TUSK AWARD FOR CONSERVATION IN AFRICA FINALIST 2019
While Samburu warriors are famed for their fierce fighting spirit, Jeneria Lekilelei’s trademark qualities are his quiet strength and gentle persuasive manner. Transformed from a young warrior into a confident and trusted conservation leader, he is the go-to person for human-lion conflict mitigation in his home area in Northern Kenya.
His conservation journey began in 2008, at the age of 20, when he sought employment at Ewaso Lions as a lion scout. He was soon promoted to field officer, combining lion monitoring with community engagement, finding that these two elements inseparable.
Promoting co-existence with carnivores in a landscape dominated by pastoralists is incredibly difficult. Habitat loss and protracted drought have drawn lions closer into community areas, further exacerbating human-wildlife conflict. Having grown up a herder, no one was in a better position than Jeneria to foster a more harmonious co-existence between his community and lions.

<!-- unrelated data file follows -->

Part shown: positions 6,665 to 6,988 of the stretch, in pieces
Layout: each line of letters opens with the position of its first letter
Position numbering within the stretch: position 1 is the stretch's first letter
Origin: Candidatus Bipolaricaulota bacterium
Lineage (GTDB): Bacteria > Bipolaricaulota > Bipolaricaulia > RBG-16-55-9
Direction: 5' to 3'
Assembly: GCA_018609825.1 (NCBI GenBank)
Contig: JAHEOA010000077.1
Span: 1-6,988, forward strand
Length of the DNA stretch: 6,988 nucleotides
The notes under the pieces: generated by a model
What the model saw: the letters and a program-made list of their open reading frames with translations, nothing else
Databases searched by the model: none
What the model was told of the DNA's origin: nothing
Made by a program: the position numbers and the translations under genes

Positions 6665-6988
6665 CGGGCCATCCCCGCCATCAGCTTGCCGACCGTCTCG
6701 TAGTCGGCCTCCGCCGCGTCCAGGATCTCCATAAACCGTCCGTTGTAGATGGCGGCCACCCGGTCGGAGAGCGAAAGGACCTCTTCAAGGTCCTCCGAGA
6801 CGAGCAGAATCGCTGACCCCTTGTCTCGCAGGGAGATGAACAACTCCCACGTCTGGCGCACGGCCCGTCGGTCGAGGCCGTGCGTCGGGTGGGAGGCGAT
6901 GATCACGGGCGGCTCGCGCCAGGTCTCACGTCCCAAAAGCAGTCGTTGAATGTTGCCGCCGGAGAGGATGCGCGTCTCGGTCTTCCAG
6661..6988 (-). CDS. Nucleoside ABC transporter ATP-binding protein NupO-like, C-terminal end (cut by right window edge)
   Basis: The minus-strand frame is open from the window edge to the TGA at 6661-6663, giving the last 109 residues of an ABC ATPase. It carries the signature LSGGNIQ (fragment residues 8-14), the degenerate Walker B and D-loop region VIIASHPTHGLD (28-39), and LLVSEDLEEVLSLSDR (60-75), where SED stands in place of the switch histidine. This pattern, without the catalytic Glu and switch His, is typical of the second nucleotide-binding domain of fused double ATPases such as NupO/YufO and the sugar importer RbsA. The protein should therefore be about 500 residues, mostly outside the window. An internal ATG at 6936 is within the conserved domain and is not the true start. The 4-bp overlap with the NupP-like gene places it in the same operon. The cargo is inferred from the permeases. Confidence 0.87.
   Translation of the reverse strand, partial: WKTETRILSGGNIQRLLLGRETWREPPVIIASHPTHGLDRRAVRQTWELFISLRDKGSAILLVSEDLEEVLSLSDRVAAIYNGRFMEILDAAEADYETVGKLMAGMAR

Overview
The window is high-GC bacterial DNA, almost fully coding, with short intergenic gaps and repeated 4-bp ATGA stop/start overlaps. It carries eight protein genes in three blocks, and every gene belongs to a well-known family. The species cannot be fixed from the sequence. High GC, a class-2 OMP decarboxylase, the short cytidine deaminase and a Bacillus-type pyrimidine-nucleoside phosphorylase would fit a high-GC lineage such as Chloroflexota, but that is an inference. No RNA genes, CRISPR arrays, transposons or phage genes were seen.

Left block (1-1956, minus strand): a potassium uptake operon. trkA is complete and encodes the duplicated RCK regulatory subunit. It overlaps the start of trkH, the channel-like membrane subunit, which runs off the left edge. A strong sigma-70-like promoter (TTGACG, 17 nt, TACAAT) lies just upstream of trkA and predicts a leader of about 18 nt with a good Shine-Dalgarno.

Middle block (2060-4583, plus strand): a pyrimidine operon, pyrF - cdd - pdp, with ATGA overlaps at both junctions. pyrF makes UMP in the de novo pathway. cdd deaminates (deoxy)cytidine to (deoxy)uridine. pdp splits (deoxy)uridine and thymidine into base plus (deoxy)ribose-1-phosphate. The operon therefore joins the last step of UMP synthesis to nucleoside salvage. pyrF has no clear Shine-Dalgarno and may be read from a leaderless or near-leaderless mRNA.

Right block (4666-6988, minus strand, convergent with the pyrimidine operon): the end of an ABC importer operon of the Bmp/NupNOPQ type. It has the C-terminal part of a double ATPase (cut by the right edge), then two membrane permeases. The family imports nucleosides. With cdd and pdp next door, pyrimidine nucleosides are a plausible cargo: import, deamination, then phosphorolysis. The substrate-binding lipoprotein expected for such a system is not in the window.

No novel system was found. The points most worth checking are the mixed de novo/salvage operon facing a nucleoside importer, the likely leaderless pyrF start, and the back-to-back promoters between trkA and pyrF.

I am a Samburu warrior and my role is to protect, we cannot afford to lose a single lion and we cannot definitely not afford to lose a single species.
Through the Warrior Watch programme Jeneria has trained a team of young warriors, a demographic once famed for their killing of lions, in lion monitoring, data collection and human-wildlife conflict mitigation. They not only intervene to prevent retaliatory killings of lions but keep livestock owners informed of lion whereabouts, to avoid losing their cattle.
Jeneria has developed a remarkable ability to predict and stop livestock predation, resolve conflict and de-escalate situations where needed. Through community engagement and education, Samburu now has one of Kenya’s most stable lion population. Ewaso Lions has become a model for human-lion co-existence and his approach is being adapted in neighbouring regions and beyond.
Jeneria’s sense of personal responsibility for lions remains as strong as ever and he still spends days trekking with his team out in the field, looking for injured lions and training warriors.
The Duke of Cambridge celebrates Tusk’s Front-Line Conservation Hereos
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